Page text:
Archive for November, 2007

In the News: Large mothers more likely to have overweight children

Thursday, November 1st, 2007

Overweight pregnant mothers are statistically more likely to have children with a higher amount of body fat by the time they turn nine years old, research has revealed.

A study, led by Catharine Gale and Professor Cyrus Cooper from the University of Southampton, found that children whose mothers had a higher pre-pregnancy body mass index (BMI) or had fatter upper arms during late pregnancy were significantly more likely to have a higher amount of body fat themselves at the age of nine. Women who smoked during pregnancy also had fatter children, the study discovered. The researchers carried out a whole body scan of 216 nine-year-old children, whose mothers had participated in a study of nutrition during pregnancy.

The study investigated the relationship between maternal size in pregnancy, early growth and body composition at the age of nine years.

Previous research has shown that babies are born with a higher amount of body fat if their mothers are significantly overweight during pregnancy. The latest research indicates that this carries on into childhood, with possible long-term effects for health.

In the News: Junk food and sweets can make your child hyperactive.

Thursday, November 1st, 2007

Many children, and not just those suffering from extreme hyperactive conditions, can become more impulsive, inattentive and hyperactive from the cocktail of artificial additives found in drinks, sweets and processed foods, according to research published in the Lancet.

In the biggest study of its kind, scientists at Southampton University recorded the responses of 153 three-year-olds and 144 eight to nine-year-olds to various drinks and found that artificial food colours and additives were having “deleterious effects”. The youngsters drank a mix that reflected a UK child’s average daily additive intake.

Campaigners have long since warned that E numbers in hundreds of everyday products can affect children’s behaviour. They point to colourings in confectionary, soft drinks, ice cream and cakes aimed specifically at children. These artificial colours may brighten up food and drinks but they have the study provides clear evidence that mixtures of certain food colours and benzoate preservatives can adversely influence the behaviour of children.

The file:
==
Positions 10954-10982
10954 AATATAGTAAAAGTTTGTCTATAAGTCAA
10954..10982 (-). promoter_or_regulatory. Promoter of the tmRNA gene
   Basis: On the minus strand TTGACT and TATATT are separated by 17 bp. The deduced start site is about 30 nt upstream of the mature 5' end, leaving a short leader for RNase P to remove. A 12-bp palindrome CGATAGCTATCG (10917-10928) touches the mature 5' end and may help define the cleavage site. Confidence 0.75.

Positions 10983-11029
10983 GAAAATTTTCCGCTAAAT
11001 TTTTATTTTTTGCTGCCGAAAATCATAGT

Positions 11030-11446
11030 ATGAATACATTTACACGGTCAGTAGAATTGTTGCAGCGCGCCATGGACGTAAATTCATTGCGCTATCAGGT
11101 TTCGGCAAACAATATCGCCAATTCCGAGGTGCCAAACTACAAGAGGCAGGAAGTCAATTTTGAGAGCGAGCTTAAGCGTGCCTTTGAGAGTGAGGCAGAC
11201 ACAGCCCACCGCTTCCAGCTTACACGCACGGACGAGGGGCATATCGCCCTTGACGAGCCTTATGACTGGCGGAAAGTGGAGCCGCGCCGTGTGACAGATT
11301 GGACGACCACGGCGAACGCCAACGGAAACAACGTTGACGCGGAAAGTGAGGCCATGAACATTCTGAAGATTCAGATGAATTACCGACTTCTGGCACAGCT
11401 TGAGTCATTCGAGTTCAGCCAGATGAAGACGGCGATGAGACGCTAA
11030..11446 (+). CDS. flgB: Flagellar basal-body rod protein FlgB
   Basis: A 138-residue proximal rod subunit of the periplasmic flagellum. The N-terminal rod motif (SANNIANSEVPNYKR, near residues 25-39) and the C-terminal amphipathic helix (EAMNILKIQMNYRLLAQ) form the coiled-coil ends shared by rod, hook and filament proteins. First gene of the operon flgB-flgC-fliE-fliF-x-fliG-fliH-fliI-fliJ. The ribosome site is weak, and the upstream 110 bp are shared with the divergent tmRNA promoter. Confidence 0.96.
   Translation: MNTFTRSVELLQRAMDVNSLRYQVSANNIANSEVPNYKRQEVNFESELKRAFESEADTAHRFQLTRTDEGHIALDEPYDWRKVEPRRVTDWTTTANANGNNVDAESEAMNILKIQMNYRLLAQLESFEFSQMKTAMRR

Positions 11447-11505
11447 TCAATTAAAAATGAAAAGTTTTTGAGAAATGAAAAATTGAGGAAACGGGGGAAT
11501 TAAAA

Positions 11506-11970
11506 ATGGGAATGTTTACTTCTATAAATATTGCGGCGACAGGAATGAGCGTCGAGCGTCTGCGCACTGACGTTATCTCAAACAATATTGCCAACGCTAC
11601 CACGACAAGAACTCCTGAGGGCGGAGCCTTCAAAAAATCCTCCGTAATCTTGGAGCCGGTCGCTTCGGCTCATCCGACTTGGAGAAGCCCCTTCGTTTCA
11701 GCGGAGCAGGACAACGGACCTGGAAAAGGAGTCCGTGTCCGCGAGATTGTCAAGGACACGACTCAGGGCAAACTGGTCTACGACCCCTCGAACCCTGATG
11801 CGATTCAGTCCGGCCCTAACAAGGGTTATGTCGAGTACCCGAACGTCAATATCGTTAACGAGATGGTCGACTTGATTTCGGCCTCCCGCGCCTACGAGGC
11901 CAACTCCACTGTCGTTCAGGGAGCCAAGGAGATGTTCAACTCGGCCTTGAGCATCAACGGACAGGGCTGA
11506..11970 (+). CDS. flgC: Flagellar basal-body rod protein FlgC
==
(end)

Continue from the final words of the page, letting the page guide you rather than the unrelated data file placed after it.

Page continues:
The children, chosen as a snapshot of the general population, were all put on additive-free diets. None already suffered from a hyperactivity disorder. Then each day for six weeks, they were given drinks that either contained one of two mixtures of food colours and benzoate preservative or just fruit juice. All the drinks looked and tasted the same. The study builds upon tests conducted on the Isle of Wight in 2002, which were inconclusive about the possible links between additives and hyperactivity. The first mixture was similar to that used in the 2002 study. The second mixture contained the current average daily consumption of food additives by three-year-old and eight to nine-year-old children in the UK.

The FSA is now sending the findings to the European Food Safety Authority, which is currently reviewing the safety of all European Union permitted food colours. Hopefully it will increase pressure on manufacturers to stop using certain food colourings, but there are no plans to call for a ban.

Parents who are confused over what might be bad for their children are left with a simple message: read the label.

In the News: Salty food can condemn children to chronic poor health in adult hood

Thursday, November 1st, 2007

A study published in September 2007 reveals a link between a salty diet and high blood pressure. Researchers from the University of London analysed salt intake and blood pressures figures from the National Diet and Nutrition Survey.

The results confirmed that many children are consuming far too much salt. The average four year old eats 4.7 g of salt a day, mainly in processed food. Official advice is for four to six year olds to limit their salt intake to 3g a day. High blood pressure can lead to strokes and damage to the heart, brain, kidneys and eyes. The message once again for parents is to check labels and look for sodium (salt) content, especially on foods, such as breakfast cereals and snacks.